vested interests. Data management is the primary element for correct deployment
of statistical techniques, and ensuring transparent data collection is an important
characteristic of TQM. Data is the primary element on which statistics and statis-
tical techniques are built, and hence top management’s active interest and super-
intendence is required to ensure that there is no laxity or manipulation in data
management. Data generated by properly implemented statistical techniques give
clues and guidance to anticipate and correct non-conformity and reduce variability
in the system.
Data is used in all areas of statistics viz. descriptive, inductive and probability.
Data is also the basis on which corrective and preventive actions are taken and
reviewed, using measurement and benchmarking. Process control, variation control,
Six Sigma initiatives and even Balanced Scorecards are based on data analysis,
and the success or failure of such initiatives are also indicated by data. Customer
satisfaction or delight is indicated by data. Data is fundamental to the TQM axiom
that states that which cannot be measured, cannot be improved.
Appropriateness and accuracy of raw data is crucial as data are processed
through statistical steps until useful information is generated. Unfortunately there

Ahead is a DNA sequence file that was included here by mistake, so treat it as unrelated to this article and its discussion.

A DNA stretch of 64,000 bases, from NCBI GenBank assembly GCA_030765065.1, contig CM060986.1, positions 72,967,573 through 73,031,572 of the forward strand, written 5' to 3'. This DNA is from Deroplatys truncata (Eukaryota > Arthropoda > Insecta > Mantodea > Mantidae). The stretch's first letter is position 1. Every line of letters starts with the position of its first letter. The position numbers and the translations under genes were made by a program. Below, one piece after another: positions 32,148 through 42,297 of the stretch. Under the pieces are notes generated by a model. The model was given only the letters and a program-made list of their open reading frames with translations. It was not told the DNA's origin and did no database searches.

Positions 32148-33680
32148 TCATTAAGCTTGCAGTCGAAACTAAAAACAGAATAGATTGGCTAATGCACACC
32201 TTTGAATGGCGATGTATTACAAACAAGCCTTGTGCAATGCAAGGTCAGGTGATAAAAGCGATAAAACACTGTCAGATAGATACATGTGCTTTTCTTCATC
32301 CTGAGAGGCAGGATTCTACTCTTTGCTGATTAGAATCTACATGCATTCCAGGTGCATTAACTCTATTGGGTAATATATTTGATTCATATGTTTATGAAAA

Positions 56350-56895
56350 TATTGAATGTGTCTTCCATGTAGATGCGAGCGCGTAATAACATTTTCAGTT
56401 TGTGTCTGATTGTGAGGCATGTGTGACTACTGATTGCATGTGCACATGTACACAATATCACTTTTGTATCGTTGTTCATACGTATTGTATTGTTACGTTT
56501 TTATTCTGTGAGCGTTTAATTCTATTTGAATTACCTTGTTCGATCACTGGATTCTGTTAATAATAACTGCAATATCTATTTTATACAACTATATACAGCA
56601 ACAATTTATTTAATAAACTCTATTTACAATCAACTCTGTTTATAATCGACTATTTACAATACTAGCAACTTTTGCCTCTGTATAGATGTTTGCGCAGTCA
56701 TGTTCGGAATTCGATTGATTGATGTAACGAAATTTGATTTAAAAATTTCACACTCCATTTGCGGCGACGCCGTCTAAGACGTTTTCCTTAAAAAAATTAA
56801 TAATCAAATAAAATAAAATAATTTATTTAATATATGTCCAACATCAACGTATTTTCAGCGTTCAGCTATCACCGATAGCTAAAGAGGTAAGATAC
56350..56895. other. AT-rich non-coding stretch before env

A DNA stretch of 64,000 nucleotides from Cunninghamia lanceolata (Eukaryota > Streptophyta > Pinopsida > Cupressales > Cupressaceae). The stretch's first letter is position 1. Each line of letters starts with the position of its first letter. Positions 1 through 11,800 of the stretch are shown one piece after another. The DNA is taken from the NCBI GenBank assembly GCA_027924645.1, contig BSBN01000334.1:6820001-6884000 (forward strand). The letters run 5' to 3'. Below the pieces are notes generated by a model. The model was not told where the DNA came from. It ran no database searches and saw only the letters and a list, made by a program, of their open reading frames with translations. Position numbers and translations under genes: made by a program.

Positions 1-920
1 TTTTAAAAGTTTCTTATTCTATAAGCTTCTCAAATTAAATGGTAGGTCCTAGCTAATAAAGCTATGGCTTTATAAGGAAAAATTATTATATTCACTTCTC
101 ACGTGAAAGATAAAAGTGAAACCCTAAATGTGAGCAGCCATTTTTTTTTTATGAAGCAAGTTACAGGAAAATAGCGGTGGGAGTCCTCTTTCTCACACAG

is a lot of indiscipline in data planning, collection and analysis. TQM philosophy
says, ‘Speak with data and act on data’. Data reflect the real state of affairs, give
warning through trends, and throw up opportunities for improvement. Whatever
is done or not done needs to be captured in time and analysed for continuous
Accomplishment is only authenticated by data. Top management has to lay a
lot of stress on the need for honest and efficient data management and a work
culture where data is not something alien or fearsome but a valuable input for
decision-making and improvement. Top management should take extra care to
train and motivate people in data collection and relevant statistical techniques.
Management should also institutionalise systems and procedures to ensure
calibration, training and checking of measuring instruments and sensors to avoid
The frequency distribution graph is a fundamental tool that gives a representative
picture of the nature and extent of total variation and studies the variation after
improvements. The ‘central limit theorem’ discovered by Walter A. Shewhart, the
statistician and quality philosopher of the 1920s, establishes that if measurements
from a process or machine are graphed, they often form a bell-shaped frequency
distribution, which has been likened to a London bobby’s hat. This distribution
curve is also called normal or Gaussian distribution. If a distribution of measurements
is graphed from a chance (constant cause) system, it does not matter whether the
shape of the distribution of individual values (population) is triangular or trape-
zoidal, the averages of different sized samples will have a similar central tendency
and will be distributed in a bell-shape. This bell-shaped distribution occurs fre-
quently in business and nature. A normal curve has three important characteristics.
PROCESS ORIENTATION 217